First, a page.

Break down the Bastilles
by Constance Markievicz (1919)
(This is the first of a series of writings by Constance Markievicz which I’ll be getting up on the blog over the next few months. The first ones I’ll be concentrating on are about women and the struggle for national and social liberation.)
“I’m a lady, woman yourself.”
Thus retorted a cross and overheated woman borne along in a queue towards the pit door of a London theatre. I was puzzled: I could not see where she found provocation. My companion had apologised for crushing me, and had said “I can’t help pushing you; the woman behind is pushing me; and the woman behind her is pushing her and so on; and we can’t help ourselves.”
I never forgot this incident, slight as it was, because it puzzled me, and year by year I wondered more where the sting had lain. When I got to jail I found out.
“Woman” is the jail slang for prisoner or convict; the governess and wardresses allude to you as “woman” and when a wardress escorts you from one part of the jail to another, she leaves you in the charge of another wardress with the formula, “One Woman, Miss.”
This phrase is repeated by her who takes over the responsibility of making your life a misery for the time being. To distinguish their high social position from that of the mere women, the wardresses are styled officers and young ladies; they call each other Miss, and actually expect you to do the same.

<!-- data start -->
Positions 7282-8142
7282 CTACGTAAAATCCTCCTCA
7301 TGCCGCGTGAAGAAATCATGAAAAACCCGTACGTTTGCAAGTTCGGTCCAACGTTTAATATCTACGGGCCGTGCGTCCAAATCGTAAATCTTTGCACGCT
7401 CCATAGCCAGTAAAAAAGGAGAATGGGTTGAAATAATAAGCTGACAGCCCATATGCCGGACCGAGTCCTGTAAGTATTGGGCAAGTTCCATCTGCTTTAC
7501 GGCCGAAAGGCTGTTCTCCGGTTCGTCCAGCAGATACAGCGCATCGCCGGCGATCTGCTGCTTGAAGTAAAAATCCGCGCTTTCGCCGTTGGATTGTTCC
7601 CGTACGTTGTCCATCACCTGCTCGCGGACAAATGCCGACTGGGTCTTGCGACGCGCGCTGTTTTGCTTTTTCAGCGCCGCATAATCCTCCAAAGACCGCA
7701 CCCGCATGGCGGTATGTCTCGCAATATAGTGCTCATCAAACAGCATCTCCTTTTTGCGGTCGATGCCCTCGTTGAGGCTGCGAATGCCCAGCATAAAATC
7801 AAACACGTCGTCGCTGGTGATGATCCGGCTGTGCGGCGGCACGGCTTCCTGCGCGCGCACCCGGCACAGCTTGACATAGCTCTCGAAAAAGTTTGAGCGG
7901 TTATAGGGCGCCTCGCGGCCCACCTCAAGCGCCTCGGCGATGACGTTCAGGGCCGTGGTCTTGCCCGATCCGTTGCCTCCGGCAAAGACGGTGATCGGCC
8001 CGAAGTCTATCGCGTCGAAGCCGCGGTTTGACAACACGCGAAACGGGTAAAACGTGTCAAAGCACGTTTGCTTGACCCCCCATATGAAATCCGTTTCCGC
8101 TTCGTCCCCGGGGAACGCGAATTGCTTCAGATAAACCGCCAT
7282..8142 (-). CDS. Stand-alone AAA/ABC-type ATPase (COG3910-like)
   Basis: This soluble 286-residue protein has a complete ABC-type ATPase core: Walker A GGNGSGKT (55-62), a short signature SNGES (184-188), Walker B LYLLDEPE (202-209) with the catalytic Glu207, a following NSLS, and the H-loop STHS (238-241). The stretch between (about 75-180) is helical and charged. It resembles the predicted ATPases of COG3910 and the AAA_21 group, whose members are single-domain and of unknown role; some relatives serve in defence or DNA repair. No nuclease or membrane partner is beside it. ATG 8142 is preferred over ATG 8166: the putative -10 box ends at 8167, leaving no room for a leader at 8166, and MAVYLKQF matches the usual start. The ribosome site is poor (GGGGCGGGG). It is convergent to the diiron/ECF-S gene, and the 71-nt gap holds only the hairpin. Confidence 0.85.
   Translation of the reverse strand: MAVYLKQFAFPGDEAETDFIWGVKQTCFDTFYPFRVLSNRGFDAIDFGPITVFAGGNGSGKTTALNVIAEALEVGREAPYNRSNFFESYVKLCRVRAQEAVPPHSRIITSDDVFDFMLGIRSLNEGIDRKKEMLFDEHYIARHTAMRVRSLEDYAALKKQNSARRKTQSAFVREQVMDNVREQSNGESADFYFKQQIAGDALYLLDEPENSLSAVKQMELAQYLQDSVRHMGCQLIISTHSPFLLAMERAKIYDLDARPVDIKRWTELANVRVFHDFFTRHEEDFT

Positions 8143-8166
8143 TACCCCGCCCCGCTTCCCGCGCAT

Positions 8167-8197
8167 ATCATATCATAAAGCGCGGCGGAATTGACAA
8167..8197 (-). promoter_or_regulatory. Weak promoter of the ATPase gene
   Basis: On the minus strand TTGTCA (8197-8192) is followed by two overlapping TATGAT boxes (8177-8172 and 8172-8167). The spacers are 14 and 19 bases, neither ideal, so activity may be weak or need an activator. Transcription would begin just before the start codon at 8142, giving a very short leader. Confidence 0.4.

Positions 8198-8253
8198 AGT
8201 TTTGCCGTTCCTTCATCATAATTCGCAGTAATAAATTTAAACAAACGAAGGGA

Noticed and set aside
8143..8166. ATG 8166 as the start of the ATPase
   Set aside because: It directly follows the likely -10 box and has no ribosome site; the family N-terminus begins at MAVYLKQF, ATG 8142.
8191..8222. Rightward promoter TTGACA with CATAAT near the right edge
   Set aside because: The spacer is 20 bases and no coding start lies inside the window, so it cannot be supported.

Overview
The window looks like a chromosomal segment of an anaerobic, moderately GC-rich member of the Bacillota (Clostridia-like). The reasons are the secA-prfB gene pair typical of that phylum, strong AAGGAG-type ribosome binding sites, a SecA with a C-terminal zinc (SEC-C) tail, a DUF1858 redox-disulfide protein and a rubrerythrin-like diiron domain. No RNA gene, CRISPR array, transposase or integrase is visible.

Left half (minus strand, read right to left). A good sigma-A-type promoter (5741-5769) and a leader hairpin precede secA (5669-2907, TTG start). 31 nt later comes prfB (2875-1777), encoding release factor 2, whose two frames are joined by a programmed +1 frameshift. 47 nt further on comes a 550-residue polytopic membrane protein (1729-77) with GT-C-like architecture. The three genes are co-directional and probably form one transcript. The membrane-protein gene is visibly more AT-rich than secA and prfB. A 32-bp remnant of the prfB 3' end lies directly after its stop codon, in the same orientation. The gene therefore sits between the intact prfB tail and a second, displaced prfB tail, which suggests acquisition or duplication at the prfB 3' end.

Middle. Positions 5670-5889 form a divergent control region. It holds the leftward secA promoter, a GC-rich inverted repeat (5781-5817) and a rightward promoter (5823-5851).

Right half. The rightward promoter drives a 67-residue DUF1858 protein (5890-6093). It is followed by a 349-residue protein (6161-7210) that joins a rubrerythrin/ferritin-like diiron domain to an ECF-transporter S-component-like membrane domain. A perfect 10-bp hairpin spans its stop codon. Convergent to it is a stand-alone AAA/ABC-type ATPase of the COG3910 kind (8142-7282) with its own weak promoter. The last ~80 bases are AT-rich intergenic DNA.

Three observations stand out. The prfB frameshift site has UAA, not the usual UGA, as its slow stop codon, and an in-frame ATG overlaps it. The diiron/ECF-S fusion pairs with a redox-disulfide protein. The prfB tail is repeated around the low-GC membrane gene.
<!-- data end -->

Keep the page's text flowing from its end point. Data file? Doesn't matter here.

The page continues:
Another thing that used to puzzle me was, why so many girls hated wearing caps and aprons; for caps are pretty and becoming and aprons neat. The reason for this, too, lies in jail. The “women” in local and convict prisons all wear them.
In Aylesbury Jail all the wardresses wear them, and some of those in local prisons do so too. All sorts and fashions of caps and aprons are bound to be found in jails; so I soon came to the conclusion that the dislike of being called a “woman” and the contempt for one wearing a cap were emotions that come straight from the subconscious soul of the workers in their rebellion against one of the worst tyrannies of feudalism and capitalism – jail.
I have been in three of England’s prisons, and the more I understood the system the more I wondered at the cruelty and the stupidity of it; and I would like to ask the workers, not only of Ireland but of other countries, how long are we going to tolerate prisons? It is their business to break up the Bastilles of the world, for is it not the workers who suffer behind those twenty-foot walls?
It is a rare thing for a rich and educated woman to get to jail. She must be very stupid if she does so. A butcher’s shop disgusts her; she draws her skirt aside from a bag of coal; her dainty fingers shrink from an uncooked fish; she would consider it beneath her dignity to carry a parcelled dress through the streets.
Fire, food, drink, clothes are hers by right – I had almost said by night. The sight of the ordinary necessities of life are no temptation to her, her little children are not hungry and cold, so she is never driven to desperate acts. She never risks jail and she remains an honest woman.
I worked with a gang of murdresses in Aylesbury. Some were bad, but the most were foolish, working girls who had got into trouble and had killed their little babies because life with them was impossible; because they had no way of earning a living, nowhere to go and nothing to eat.